Search billions of records on

               December 2010

      Charles Hansen, Editor

      Newsletter Archives   |  E-mail                    

  Interviewing Your Family
  — by Charles Hansen

       During the holidays many families get together, so this is a good time to interview your family members. Juliana Smith of Ancestry just wrote an article called 'Asking the Right Questions when Interviewing Family'. She lists several questions I have not seen on most interviewing lists.

  1. Who were your neighbors growing up?
  2. Do you remember the addresses of your childhood homes?
  3. What landmarks were in your neighborhood?
  4. How old were you when your grand parents/aunt/uncle died?
  5. Do you remember the funeral?
  6. Did you ever travel to visit out-of-state family?
  7. Which relatives did you see the most?

       Since I am nearly the oldest of our family now (my sister Jacque is 2 years older). I guess I will answer some of these. Like Juliana I have trouble with dates, so I will do the best I can for them. When I was born my parents lived at 1641 E. Queen Avenue in Spokane, and when I was sixteen months old they bought the house at 1611 E. Queen Avenue, so while the house was close I don't remember the first house. My parents lived at 1611 E. Queen till they died.

       Next door was Elijah (Toby) Toland, his wife Frances, and kids Charlene and Steven. Steve was my age and Charlene was a year older. Steve and I were like Mutt & Jeff as I was real small and Steve was very big (he still is). Across the street from the Tolands were the Meyers and they had a couple of daughters both older than my sister and so I never got to know them very well. Right across the street was the Heckers. Mike Hecker, his wife Helen and kids Richard and Carol. Richard was the oldest and a wild kid. Carol was a few months older than Jacque and they got along well and still do even though Carol lives in Ohio. Across the street to the west was the Lunneborgs, Glenn, Lois and their son Kent. Glenn and Lois were both school teachers and their son Kent was really spoiled.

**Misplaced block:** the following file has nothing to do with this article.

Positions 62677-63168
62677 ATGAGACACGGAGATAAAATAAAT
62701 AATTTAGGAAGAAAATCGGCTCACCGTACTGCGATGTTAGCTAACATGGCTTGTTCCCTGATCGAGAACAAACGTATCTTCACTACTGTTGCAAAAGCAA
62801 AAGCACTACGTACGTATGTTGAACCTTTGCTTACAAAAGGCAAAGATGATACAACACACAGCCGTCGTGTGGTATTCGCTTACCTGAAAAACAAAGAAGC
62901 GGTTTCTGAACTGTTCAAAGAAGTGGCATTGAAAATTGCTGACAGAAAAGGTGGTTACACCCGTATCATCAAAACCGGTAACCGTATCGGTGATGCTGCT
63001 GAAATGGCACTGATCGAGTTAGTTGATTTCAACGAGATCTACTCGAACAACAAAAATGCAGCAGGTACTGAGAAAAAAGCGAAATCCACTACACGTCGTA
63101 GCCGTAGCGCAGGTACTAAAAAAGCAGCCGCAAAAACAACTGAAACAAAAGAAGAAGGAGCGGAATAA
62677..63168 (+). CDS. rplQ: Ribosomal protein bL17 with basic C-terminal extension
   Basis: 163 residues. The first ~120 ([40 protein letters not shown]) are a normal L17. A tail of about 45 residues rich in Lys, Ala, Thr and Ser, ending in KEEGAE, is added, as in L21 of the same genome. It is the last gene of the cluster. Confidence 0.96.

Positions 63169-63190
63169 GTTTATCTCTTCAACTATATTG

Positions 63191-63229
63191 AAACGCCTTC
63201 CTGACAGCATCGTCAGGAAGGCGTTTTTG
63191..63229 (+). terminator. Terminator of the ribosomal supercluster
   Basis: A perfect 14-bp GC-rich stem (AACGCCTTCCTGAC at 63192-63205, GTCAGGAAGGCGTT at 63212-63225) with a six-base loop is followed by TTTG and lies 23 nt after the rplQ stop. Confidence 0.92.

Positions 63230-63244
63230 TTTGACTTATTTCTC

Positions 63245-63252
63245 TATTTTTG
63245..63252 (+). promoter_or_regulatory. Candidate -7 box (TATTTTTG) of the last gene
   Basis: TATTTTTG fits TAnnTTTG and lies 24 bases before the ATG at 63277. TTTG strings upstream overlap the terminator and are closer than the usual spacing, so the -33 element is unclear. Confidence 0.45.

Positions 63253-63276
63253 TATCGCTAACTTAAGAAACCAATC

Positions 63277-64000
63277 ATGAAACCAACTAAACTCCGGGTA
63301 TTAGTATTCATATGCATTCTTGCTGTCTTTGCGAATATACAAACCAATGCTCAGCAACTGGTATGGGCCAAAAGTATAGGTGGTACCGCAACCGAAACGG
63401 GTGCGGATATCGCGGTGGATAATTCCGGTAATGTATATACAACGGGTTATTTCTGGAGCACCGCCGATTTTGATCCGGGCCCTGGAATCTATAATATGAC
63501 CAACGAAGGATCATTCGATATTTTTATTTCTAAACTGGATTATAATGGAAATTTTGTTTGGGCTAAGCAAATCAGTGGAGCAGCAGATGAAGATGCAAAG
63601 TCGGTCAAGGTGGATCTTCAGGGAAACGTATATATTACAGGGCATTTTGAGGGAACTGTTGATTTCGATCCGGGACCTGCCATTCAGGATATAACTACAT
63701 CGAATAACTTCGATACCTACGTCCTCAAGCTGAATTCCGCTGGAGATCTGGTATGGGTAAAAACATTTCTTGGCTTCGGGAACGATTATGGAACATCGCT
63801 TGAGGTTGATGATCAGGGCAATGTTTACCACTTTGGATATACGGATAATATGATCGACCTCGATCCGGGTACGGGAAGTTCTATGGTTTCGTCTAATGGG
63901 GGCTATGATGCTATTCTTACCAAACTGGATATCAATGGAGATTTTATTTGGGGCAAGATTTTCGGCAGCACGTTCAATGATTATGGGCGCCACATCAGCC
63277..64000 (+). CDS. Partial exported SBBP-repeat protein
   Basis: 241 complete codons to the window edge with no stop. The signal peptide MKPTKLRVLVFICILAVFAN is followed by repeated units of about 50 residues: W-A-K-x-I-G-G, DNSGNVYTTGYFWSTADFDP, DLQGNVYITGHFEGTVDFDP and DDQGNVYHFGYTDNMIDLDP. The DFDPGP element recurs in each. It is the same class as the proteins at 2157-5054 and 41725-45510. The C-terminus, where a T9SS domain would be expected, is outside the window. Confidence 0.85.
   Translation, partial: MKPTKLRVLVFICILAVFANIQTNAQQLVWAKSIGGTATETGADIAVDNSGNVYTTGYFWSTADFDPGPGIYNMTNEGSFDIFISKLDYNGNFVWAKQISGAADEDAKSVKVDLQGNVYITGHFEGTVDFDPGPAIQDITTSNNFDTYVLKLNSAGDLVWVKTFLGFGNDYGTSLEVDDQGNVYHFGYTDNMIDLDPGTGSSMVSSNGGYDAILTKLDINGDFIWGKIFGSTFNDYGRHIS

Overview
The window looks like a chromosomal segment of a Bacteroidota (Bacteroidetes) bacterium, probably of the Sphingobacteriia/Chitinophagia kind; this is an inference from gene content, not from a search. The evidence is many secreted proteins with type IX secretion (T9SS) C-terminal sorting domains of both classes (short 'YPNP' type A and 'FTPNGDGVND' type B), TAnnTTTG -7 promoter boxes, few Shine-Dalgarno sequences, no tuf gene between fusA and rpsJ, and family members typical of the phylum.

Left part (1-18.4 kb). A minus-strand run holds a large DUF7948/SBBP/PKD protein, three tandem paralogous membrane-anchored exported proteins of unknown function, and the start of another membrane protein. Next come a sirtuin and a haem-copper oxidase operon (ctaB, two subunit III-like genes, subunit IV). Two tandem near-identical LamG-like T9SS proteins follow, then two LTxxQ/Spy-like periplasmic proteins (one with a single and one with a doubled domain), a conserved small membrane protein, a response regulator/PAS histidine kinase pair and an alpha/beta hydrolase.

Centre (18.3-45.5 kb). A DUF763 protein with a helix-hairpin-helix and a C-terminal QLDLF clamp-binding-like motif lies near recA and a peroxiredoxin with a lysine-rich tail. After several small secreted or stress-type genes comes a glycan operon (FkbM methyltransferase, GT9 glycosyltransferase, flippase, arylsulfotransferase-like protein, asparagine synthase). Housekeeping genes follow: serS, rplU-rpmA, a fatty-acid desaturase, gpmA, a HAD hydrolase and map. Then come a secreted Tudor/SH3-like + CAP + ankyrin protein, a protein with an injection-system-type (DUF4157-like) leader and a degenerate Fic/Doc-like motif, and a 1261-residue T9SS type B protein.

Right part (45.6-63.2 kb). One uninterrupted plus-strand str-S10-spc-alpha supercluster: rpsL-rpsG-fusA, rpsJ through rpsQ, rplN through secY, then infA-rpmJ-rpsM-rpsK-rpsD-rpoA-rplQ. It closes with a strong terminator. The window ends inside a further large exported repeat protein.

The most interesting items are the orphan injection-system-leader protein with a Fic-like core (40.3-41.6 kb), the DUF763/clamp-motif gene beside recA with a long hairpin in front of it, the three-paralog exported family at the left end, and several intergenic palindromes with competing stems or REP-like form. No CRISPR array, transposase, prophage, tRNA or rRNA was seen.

Landmarks in the neighborhood? I guess the only landmarks were the Whitman School and John Rogers High School. Whitman was demolished in 1981 and rebuilt as a concrete monster. Rogers was recently remodeled from the ground up to restore the art deco design school back to its original glory, with all the electronics of today.

       My grandfather died when I was almost 6, my grandmother 30 years later, and my aunt and uncle in 2004 and 2007. The only thing I remember of my grandfathers funeral was him in the coffin, my grandmother insisted I see him there. The rest I remember very well. I actually had several other aunts and uncles, but since they did not live close I did not go to any of the funerals.

       My dad had two older sisters, and one had died before I was born, but the second one was the wife of a Navy captain and lived at Coronado, California. I think it was in 1967 we drove to Coronado to see her. She was a widow by then and was a school teacher so she had the summers free. I remember the orange tree in the side yard and was amazed they could pick ripe oranges. I had only seen oranges in the supermarket. My dad's parents lived on a farm in Idaho about 35 miles from us in Spokane and so we got to see them a lot. They were both in their 80s when I remember them, but got around pretty well. My uncle Leigh lived there also and was the main farmer. My other uncle Ralph lived in Cashmere, Washington where he was a fruit farmer and had an orchard of peaches, cherries and apples and most every fall would bring us a box or two of apples.

       The relatives we saw the most was my mom's parents as they lived 5 blocks from us. Grandpa died first and so I did not get to see him as much as my grandma, but she lived another 30 years after he died and so I got to do a lot of chores around her house.

Go to: Archive Gateway | GHLL Homepage